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Seitan Black Pudding

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Black Pudding 2

If you are vegan, vegetarian, or just like to have meatless Mondays or what not, seitan is a great way to add protein to your diet.  I discovered I could make my own about 5 years ago, and wondered why I ever paid for veggie burgers or luncheon “meats”.  If you can make a banana bread, you can make seitan.  It is SO easy, and ingredients are easy to find.  There are loads of fantastic recipes out there for just about everything.  And I’ve never had one that I couldn’t slice up and freeze to use later.  So versatile.

Growing up in Newfoundland, black or blood puddings were a regular dish, and I admit that I loved them back in my meat – eating days.   I have been wanting to make my own vegetarian version for some time now, one that also included protein, instead of a simple vegetable swap for the blood and fat that normally go in these sausages.  Seitan to the rescue!  This recipe turned out great, and while it won’t taste exactly like a traditional blood pudding, it is pretty close to the real thing, and a tasty addition to any breakfast plate.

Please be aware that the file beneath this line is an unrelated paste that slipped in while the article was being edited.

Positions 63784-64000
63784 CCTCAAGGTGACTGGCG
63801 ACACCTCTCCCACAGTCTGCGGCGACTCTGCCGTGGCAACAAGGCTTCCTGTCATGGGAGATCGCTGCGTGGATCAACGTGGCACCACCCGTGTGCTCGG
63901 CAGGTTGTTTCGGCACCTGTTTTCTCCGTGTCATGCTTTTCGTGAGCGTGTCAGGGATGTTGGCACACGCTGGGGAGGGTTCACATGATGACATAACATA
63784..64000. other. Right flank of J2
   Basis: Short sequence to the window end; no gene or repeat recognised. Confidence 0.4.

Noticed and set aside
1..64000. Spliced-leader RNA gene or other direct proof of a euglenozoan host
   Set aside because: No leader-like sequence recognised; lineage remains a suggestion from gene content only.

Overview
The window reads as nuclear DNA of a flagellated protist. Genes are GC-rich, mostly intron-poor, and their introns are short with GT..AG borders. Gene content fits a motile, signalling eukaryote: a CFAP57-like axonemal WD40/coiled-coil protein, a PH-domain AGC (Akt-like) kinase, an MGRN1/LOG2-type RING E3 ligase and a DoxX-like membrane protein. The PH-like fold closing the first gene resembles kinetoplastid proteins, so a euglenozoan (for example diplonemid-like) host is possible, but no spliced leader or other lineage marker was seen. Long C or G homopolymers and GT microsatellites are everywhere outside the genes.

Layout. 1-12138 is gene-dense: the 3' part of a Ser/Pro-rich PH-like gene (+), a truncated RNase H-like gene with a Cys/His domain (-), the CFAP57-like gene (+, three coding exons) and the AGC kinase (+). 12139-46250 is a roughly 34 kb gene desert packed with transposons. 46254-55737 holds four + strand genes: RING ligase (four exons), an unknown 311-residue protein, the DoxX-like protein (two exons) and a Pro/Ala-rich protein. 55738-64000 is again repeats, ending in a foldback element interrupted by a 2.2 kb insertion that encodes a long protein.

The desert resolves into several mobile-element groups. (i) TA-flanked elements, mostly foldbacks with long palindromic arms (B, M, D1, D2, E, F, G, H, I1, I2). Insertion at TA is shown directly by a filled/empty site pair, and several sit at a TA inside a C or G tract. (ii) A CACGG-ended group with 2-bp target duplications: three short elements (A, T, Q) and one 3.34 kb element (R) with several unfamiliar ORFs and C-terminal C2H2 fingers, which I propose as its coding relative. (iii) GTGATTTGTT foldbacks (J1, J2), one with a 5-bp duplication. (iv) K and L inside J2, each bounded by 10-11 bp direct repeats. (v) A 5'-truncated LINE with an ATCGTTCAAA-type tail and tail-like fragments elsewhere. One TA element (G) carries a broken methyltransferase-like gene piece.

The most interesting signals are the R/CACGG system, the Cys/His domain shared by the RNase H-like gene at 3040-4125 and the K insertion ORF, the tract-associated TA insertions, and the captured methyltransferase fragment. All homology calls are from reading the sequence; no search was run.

• 6 ounces cooked black lentils (or if you wish, black beans)
  • 1 cup red wine
  • 1 cup beet juice (I used Biotta but if you have a juicer you can make your own)
  • 1-2 “beef” bouillon cubes (depending on your salt preference)
  • 1/4 cup vegetable shortening
  • 2 tbsp soya sauce
  • 2 cloves garlic
  • 1 small onion, finely chopped
  • 1 1/2 cups vital wheat gluten
  • 1/4 cup nutritional yeast
  • 1/2 cup bread crumbs
  • 1/2 cup ground oats (just give them a few pulses in a blender or food processor)
  • 2 tsp allspice
  • 2 tsp pepper
  • 1/4 tsp nutmeg
  • 1 tsp thyme

Use a blender to combine lentils, wine, beet juice, bouillon, shortening, soya sauce and garlic.  In a separate bowl, combine dry ingredients and spices, then stir in chopped onion.  Add liquids to this mixture, stir to combine, then knead for a few minutes until the mixture forms a doughy ball with stretchy texture (I use the dough hook on my kitchenaid to make short work of this).

Preheat oven to 325 degrees.  Place dough on foil and form into a long loaf.  Wrap into a tube (not too tight or the foil may burst).  Place on baking sheet and cook for one hour.

While the pudding can be eaten as is at this point, it is best served as you would normally serve a black pudding, that is, fried.  I added an olive oil / butter combo to a cast iron pan and gave them a couple of minutes on each side at medium heat.  I got about 12 half-inch slices from this batch.

Black Pudding


6 responses »

  1. Do you have a go-to seitan recipe? I wanna give it a try!

  2. Pingback: Vegan Queso Dip | Sugar n' Stuff

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